Whoever said getting there is half the fun has never flown coach. And they certainly said it before 9-11. As I wait for my cameo role in what’s become the matinee of security theater put on for all air travelers these days, I have one last chance to run over my gear list and make sure I have everything I’ll need to make life comfortable for the next three weeks way down yonder in Patagonia. Actually, I have time to mentally double check the list because the guy in front of me is using a record six bins to put his stuff through the scanner. He’s like a four year-old playing with a train set, clothes akimbo, scurrying along the track in his socked feet. I almost expect him to make a “Whoo-whoo” whistle noise as he pushes them into the x-ray tunnel.
On the plus side, I don’t get a junkscan or bad touch from any of the staff. Except from one of the janitorial crew. Wait, that was middle school. If TSA workers keep saying there’s nothing wrong with these bodyscans, they should wear ID badges with one of themselves on it. “I’ll show you I don’t have explosives up my anus if you show me you don’t” seems like a fairer policy.
Given that we were embarking on a mountaineering adventure (and the shocking lack of Chilean themed airport bars beyond Chili’s), Rock Bottom Brewery seemed like a good place to meet Brian. I’m not sure what we said over that first beer, we may have just giggled like giddy school kids. At least we weren’t one of the business travelers next to us on their way to a metal fabrication convention somewhere in Akron.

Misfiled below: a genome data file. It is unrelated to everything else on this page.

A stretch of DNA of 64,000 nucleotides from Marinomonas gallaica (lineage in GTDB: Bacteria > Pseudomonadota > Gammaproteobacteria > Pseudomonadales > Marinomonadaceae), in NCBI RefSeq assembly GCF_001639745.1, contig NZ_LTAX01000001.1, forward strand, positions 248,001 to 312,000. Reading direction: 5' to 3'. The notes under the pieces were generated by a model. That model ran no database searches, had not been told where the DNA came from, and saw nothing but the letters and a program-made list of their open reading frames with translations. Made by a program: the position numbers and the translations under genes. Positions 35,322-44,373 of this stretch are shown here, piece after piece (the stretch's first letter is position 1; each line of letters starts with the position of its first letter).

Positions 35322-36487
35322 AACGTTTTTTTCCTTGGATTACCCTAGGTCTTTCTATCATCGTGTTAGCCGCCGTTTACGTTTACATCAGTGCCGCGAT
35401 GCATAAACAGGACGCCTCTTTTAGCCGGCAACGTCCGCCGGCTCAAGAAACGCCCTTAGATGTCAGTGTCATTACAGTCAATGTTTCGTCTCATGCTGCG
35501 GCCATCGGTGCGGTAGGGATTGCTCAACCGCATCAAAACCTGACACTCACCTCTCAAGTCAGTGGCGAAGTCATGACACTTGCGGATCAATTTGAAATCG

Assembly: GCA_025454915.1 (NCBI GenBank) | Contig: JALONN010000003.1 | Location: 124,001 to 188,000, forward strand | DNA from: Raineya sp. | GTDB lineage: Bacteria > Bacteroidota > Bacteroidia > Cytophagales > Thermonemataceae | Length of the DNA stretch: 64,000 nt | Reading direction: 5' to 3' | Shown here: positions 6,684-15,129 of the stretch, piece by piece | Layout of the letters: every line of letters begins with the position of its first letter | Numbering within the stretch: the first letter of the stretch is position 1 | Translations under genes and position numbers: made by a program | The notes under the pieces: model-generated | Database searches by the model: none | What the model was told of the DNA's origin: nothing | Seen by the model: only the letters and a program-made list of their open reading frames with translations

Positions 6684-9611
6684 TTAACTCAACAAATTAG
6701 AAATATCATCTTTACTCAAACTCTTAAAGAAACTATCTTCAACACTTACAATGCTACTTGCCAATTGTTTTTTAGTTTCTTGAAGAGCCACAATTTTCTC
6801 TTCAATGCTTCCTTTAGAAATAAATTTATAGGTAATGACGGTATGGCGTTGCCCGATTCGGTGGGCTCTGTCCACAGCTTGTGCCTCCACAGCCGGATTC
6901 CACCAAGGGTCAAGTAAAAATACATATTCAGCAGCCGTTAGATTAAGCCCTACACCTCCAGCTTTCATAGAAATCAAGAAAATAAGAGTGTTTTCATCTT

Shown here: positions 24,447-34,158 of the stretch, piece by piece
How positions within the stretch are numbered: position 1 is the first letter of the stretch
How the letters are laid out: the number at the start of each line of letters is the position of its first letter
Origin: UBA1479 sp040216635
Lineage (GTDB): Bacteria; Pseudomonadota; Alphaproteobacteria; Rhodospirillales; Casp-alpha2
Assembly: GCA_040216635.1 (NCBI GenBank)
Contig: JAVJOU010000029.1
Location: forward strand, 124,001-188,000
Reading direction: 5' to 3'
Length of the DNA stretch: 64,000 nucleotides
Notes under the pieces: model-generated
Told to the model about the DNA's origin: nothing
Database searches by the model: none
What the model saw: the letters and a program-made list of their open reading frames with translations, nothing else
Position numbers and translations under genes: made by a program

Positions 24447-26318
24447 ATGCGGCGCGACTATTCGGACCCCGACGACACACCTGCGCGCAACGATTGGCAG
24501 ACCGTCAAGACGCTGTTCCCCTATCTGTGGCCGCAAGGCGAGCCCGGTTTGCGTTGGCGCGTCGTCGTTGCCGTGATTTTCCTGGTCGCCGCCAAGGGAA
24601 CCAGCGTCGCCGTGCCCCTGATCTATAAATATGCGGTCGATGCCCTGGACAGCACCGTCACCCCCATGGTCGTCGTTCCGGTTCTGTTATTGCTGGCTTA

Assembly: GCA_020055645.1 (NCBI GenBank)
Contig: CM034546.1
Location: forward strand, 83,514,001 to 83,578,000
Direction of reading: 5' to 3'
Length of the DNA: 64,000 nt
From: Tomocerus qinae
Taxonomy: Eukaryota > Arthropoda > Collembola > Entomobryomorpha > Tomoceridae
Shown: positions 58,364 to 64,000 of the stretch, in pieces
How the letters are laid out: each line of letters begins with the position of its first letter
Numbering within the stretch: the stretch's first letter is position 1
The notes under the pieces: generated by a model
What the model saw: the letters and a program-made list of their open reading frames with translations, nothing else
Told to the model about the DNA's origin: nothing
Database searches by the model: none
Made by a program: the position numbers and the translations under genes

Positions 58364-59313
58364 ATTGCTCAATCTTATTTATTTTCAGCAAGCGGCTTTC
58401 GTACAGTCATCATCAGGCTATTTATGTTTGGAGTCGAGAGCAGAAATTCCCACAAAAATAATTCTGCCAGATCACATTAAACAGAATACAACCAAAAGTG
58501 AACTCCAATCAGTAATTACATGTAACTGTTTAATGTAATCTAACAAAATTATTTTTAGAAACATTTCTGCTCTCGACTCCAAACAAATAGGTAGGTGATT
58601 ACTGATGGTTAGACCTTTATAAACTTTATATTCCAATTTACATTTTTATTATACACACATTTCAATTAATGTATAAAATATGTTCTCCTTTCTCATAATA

The only downside was that I was apparently Patient Zero for some kind of respiratory infection. Runny nose, and a chest full of phlegm that made it sound like I was growing a wet cheese-based bagpipe in my chest. And apparently I bought a rare kind of cough drop that actually induces coughing fits. To top it all off, I had the middle seat on our leg to Atlanta. I did pity the two souls on either side of me. If I’ve accidentally set off a plague of 12 Monkeys proportions by the time I get back, please accept my apologies and I promise I’ll let Bruce Willis kill me if I see him.